That fourth night, Frederico fell asleep with his head cradled in the silver crescent. He wasn’t sure why; even knowing the threat, he could not stay away. As much as he hoped to never hear her voice again, he longed for it, even prayed for it though he had no god to pray to.
Overhead, the sky was shrouded in clouds that promised coming rain. He heard her voice from far away, calling his name, and he stirred awake slowly.
Her voice drew closer and was suddenly there, filling the crescent. “Frederico?” She sounded small and far away. Something wounded and broken.
Do not answer her, some part of him warned. “I’m here,” he said.
“You were right. I’ve seen it now.”
“Seen what?” he asked, but he knew what. It filled her sky and boggled her.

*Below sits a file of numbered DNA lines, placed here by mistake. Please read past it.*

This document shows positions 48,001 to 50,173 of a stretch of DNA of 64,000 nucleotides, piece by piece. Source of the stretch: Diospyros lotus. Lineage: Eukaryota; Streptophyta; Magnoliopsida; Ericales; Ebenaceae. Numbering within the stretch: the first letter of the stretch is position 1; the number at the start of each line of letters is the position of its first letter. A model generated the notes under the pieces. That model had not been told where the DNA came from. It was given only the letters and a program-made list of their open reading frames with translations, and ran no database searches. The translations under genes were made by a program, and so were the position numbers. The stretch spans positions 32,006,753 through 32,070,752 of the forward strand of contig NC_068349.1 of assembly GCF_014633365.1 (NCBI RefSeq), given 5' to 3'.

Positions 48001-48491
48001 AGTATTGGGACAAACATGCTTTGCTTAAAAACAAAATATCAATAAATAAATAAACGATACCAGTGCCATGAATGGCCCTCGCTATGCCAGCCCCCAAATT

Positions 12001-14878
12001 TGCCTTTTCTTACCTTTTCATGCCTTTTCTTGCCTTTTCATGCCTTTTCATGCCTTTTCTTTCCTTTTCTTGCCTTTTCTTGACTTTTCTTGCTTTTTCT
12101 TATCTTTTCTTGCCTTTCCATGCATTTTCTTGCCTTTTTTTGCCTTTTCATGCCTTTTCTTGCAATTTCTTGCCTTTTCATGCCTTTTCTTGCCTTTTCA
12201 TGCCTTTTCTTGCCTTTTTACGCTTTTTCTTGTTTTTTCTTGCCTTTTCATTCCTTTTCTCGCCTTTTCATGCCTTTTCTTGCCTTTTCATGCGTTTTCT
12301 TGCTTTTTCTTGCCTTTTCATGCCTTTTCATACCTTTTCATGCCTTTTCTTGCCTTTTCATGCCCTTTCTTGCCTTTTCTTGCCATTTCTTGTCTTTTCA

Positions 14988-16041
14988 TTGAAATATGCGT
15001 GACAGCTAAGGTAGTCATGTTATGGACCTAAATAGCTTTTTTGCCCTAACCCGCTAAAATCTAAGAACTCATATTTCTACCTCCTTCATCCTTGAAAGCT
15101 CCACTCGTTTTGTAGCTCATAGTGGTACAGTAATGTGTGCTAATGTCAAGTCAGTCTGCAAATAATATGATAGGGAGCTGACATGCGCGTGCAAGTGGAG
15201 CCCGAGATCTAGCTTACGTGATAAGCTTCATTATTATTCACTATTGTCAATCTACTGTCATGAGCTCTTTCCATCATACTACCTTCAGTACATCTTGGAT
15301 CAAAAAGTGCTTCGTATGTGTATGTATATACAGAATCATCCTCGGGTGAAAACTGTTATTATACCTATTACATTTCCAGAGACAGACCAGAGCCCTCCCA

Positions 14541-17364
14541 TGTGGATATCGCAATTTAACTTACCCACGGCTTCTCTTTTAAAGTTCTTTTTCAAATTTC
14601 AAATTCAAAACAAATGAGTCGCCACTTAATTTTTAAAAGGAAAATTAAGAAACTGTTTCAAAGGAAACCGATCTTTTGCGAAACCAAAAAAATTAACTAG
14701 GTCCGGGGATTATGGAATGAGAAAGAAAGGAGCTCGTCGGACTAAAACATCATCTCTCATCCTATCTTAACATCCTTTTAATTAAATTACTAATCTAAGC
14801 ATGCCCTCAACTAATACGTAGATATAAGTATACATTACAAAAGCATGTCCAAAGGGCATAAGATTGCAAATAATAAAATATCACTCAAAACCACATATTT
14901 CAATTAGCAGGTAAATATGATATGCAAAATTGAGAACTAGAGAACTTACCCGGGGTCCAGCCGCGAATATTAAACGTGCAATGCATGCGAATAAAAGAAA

“I know where you come from now,” Amal said. “I know all of it now.”
Frederico wanted to speak but didn’t know what to say. Instead, he waited and let her continue.
“I tricked my father’s mechoservitor into showing me. That was yesterday. Then I spent last night in father’s hidden library.” He could tell from the rawness of her voice that she’d been crying. “I don’t know how he’s kept it from me. Or why. But somehow he has.” She sniffed. “And now I’m sure he knows I know something. I’ve stayed away as much as I can but he’s been asking the servants a lot of uncomfortable questions about how I’ve been spending my time.”
Frederico sat up. “Do your servants know about me?”
She was quiet for a moment, then answered in a quiet voice. “I think they do. They’ve caught me with you before.”
He sighed at the powerlessness that washed over him suddenly. “I don’t know what to do.”